Here’s a brief lesson for a Yahoo! Travel: Employing the services of a competent editor may lessen the number of mistakes you make:
If you read something on a site about a subject as important as health, you’d expect it to be accurate. But would you trust the credibility of a site like Yahoo! Health, if the writer made a mistake like this?
The writer, of course, meant principles (the basic elements, rules, or standards) of meditation. I wonder how many other homophonic errors this writer has made. Can we except that Yahoo! Health will feature an article on staff infections or the heartbreak of AIDES?
Sometimes reading Yahoo! News is like trying to untangle every spaghetti strand in a bowl of pasta. Words seem to be strewn about in a totally random fashion, and if you are able to put them in the correct order you’ll like find a homophonic error:
I was able to rearrange those three words into “waffle soul shoe,” but I think it should be “waffle sole shoe.” As for the rest of the sentence? I’m totally clueless.
Any capitol would need high ceilings to accommodate a little NBA action.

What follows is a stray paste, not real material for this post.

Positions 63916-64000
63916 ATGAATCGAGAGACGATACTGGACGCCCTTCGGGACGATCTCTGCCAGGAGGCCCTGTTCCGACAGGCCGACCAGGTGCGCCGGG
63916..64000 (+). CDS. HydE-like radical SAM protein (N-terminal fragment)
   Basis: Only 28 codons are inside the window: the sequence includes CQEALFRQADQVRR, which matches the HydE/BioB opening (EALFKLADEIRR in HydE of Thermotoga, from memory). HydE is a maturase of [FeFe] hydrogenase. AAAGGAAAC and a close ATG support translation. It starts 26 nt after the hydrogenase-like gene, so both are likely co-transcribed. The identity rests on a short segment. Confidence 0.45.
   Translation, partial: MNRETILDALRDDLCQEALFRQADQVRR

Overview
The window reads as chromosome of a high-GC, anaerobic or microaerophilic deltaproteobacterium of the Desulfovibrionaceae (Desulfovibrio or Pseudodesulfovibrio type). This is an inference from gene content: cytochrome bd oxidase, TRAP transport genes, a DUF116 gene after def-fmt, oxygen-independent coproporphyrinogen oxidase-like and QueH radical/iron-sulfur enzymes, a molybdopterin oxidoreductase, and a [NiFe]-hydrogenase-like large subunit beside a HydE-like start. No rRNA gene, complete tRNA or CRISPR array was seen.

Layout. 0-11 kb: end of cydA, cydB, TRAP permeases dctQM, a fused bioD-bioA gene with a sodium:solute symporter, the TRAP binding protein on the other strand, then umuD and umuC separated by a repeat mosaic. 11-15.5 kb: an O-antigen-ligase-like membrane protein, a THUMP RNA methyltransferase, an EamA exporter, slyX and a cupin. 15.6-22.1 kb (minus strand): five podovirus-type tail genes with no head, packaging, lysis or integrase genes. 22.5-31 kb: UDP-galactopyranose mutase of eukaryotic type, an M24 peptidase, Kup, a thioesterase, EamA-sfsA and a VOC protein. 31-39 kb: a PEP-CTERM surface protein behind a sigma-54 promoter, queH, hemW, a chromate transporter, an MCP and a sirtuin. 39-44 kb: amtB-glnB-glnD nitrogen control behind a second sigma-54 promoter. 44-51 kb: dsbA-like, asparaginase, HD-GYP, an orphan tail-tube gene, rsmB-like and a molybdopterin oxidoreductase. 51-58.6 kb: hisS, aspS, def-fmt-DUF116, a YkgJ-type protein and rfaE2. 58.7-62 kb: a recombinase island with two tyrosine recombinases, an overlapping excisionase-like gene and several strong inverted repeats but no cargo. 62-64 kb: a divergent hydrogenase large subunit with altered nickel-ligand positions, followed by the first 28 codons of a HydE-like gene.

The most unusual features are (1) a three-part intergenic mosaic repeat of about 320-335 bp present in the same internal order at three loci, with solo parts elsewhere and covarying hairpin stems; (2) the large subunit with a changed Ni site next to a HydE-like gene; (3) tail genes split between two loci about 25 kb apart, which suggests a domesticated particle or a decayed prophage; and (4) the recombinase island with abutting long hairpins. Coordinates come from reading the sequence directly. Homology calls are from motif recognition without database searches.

The nation’s capitol is the United States Capitol. It’s a building on Capitol Hill in Washington D.C., which is the nation’s capital. The capital is far more likely to be the site of an NBA game, and not the building that’s alleged on Yahoo! Sports.
Do you have two favorite snacks that go well together? You know, like they’re complementary? I’m thinking crackers and cheese. Ruffles and Lipton Onion Soup dip. Hummus and pita. Those are my favorite complementary snacks. I wonder if that’s what the Yahoo! Travel writer meant:
Do you think you have to pay for the snacks — or are they complimentary?
I’m sorry to say it, but it’s hard to believe that this article from Yahoo! Shine was produced by a professional writer. Heck, it’s hard to believe it was written by a middle school graduate.
There are a few minor problems, like needlessly capitalizing a word. “Sorry” doesn’t get a capital letter unless it’s at the start of a sentence or you’re writing about the board game:
This is a sorry attempt at making a possessive out of women:
(To form the possessive of a plural noun not ending in S, just add an apostrophe and S: women’s, men’s, children’s.)
Things get a little sorrier with an error-filled paragraph, which includes a subject-verb mismatch (the subject study takes the verb has identified):
A “verbal tick” sounds like a talking, bloodsucking arachnid. If the writer meant an idiosyncratic and habitual behavior, that would be a tic. Then there’s the issue of the pronoun they, which has no antecedent. Just who is they? The rest of the sentence is just a mess. If you’re still reading that article at this point, I feel sorry for you.